“I think the salt marsh turned brown last night,” Mitch said as we were driving to Assateague yesterday.
This year, with the summer-like fall we’ve been experiencing, the inevitable seasonal changes in the area flora took us by surprise. But no matter what the thermometer is saying, the days are getting shorter. And that means that the salt marsh has to prepare for winter.
The most prevalent grass in our marshes is smooth cordgrass (Spartina Alterniflora). While it flowers July through September, in mid to late August it goes to seed. When that happens it grows fast. “In 2-3 days it doubles in height,” says Mitch. “It grows from about one and a half feet to three feet virtually overnight.” This can be problematic for Coastal Kayak guides. “We look at the amount of grass above the water to determine the tide level. When the grass is so tall, it looks like the water is low so we assume we’ll need to do the low tide route.”
Smooth cordgrass is a perennial, meaning it comes back year after year. At this time of year, as it goes dormant, the leaves turn brown. During storms the dead leaves bend and break off. Insects and other little critters eat the dying vegetation helping the decomposition process. Some of this decomposed matter stays within the marsh grasses building up soil levels while some of it goes out with the tides. These nutrients carried into the water feed nurseries of young fish and shellfish the following spring.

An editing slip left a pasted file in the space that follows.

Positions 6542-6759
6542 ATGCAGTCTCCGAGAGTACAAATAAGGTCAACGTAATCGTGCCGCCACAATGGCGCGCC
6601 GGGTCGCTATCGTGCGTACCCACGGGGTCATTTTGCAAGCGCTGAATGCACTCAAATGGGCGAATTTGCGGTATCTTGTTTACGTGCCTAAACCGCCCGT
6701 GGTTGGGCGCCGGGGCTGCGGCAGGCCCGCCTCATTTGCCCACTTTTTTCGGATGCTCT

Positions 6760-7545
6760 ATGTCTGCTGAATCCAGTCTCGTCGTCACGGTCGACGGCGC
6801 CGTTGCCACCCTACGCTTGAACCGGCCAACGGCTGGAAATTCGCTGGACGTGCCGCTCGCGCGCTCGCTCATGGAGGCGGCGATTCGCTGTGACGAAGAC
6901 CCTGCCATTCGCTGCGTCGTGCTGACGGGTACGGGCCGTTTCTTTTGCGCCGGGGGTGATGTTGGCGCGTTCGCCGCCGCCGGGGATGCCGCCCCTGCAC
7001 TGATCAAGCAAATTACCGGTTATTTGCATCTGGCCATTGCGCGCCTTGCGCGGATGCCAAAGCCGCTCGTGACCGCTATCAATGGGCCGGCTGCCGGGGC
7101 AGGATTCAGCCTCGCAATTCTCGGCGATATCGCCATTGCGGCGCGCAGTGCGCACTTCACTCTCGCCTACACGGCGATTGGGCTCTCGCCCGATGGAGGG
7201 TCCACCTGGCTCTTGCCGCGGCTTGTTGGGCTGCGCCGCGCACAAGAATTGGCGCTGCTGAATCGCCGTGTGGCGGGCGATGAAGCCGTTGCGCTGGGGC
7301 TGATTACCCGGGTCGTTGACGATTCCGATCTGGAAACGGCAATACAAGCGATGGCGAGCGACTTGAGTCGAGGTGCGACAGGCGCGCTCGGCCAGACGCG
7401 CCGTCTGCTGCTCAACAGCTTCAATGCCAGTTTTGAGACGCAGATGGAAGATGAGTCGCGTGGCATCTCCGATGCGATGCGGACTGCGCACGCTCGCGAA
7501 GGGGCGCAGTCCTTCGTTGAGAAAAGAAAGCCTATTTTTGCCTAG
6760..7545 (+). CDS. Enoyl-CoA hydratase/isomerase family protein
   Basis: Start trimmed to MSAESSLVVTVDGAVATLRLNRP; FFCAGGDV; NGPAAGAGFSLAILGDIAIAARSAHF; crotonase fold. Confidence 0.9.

Isn’t it amazing? This finely tuned process continues over and over needing nothing from us. In fact, the more we leave the salt marshes alone, the more it protects and feeds us. One acre of salt marsh produces up to 10 tons of cordgrass every year!
In the spring, as the roots come out of dormancy, the new green stalks push out the old dead ones. More decomposition, more building up, more feeding the next generation of critters in our bay. So as you’re heading up Route 1 holding back tears seeing the bright summer colors fade away, think of all the good that beautiful brown marsh grass is doing.
~by Jenifer Adams-Mitchell
Facts for this post found: https://www.edc.uri.edu/restoration/html/gallery/plants/smooth.htm and https://ncfscience.org/2017/01/26/the-winter-life-of-the-salt-marsh/